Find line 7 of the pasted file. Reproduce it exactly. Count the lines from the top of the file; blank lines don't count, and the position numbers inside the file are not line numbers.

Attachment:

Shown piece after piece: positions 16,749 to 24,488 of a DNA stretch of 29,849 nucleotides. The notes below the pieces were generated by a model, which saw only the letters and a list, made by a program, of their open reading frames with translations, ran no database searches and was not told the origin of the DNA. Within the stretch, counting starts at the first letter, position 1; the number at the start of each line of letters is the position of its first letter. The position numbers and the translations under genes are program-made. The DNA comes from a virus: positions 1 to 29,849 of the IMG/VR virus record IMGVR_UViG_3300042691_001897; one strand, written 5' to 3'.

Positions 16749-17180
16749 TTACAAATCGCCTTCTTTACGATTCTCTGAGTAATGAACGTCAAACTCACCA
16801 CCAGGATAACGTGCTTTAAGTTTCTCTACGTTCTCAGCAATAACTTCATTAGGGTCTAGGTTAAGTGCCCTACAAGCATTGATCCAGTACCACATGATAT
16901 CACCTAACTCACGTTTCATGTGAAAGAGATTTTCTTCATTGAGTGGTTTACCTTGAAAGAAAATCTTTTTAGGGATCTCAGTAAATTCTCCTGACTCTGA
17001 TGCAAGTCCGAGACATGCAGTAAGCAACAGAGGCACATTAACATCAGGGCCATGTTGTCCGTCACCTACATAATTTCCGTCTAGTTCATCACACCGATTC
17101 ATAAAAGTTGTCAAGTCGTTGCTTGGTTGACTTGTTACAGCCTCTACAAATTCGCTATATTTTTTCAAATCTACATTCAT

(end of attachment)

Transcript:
17101 ATAAAAGTTGTCAAGTCGTTGCTTGGTTGACTTGTTACAGCCTCTACAAATTCGCTATATTTTTTCAAATCTACATTCAT